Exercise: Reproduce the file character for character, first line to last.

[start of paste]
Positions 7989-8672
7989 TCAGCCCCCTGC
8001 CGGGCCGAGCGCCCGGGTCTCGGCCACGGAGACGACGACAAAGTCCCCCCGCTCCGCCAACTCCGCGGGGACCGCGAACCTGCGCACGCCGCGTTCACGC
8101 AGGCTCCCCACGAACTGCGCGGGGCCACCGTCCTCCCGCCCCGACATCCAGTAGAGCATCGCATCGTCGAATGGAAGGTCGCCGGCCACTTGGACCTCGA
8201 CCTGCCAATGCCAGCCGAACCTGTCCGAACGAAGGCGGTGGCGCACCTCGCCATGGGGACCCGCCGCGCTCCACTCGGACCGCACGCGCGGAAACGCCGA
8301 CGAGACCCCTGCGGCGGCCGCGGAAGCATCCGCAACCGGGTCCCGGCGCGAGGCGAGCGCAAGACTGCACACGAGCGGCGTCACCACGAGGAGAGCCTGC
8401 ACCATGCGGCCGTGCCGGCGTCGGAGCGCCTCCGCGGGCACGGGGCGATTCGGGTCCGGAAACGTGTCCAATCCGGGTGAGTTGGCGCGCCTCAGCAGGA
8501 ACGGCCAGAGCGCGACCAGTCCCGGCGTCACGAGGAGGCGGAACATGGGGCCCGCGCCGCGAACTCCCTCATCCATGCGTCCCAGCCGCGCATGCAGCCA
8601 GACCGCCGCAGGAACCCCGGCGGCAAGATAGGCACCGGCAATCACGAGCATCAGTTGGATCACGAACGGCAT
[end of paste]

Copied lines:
Positions 7989-8672
7989 TCAGCCCCCTGC
8001 CGGGCCGAGCGCCCGGGTCTCGGCCACGGAGACGACGACAAAGTCCCCCCGCTCCGCCAACTCCGCGGGGACCGCGAACCTGCGCACGCCGCGTTCACGC
8101 AGGCTCCCCACGAACTGCGCGGGGCCACCGTCCTCCCGCCCCGACATCCAGTAGAGCATCGCATCGTCGAATGGAAGGTCGCCGGCCACTTGGACCTCGA
8201 CCTGCCAATGCCAGCCGAACCTGTCCGAACGAAGGCGGTGGCGCACCTCGCCATGGGGACCCGCCGCGCTCCACTCGGACCGCACGCGCGGAAACGCCGA
8301 CGAGACCCCTGCGGCGGCCGCGGAAGCATCCGCAACCGGGTCCCGGCGCGAGGCGAGCGCAAGACTGCACACGAGCGGCGTCACCACGAGGAGAGCCTGC
8401 ACCATGCGGCCGTGCCGGCGTCGGAGCGCCTCCGCGGGCACGGGGCGATTCGGGTCCGGAAACGTGTCCAATCCGGGTGAGTTGGCGCGCCTCAGCAGGA
8501 ACGGCCAGAGCGCGACCAGTCCCGGCGTCACGAGGAGGCGGAACATGGGGCCCGCGCCGCGAACTCCCTCATCCATGCGTCCCAGCCGCGCATGCAGCCA
8601 GACCGCCGCAGGAACCCCGGCGGCAAGATAGGCACCGGCAATCACGAGCATCAGTTGGATCACGAACGGCAT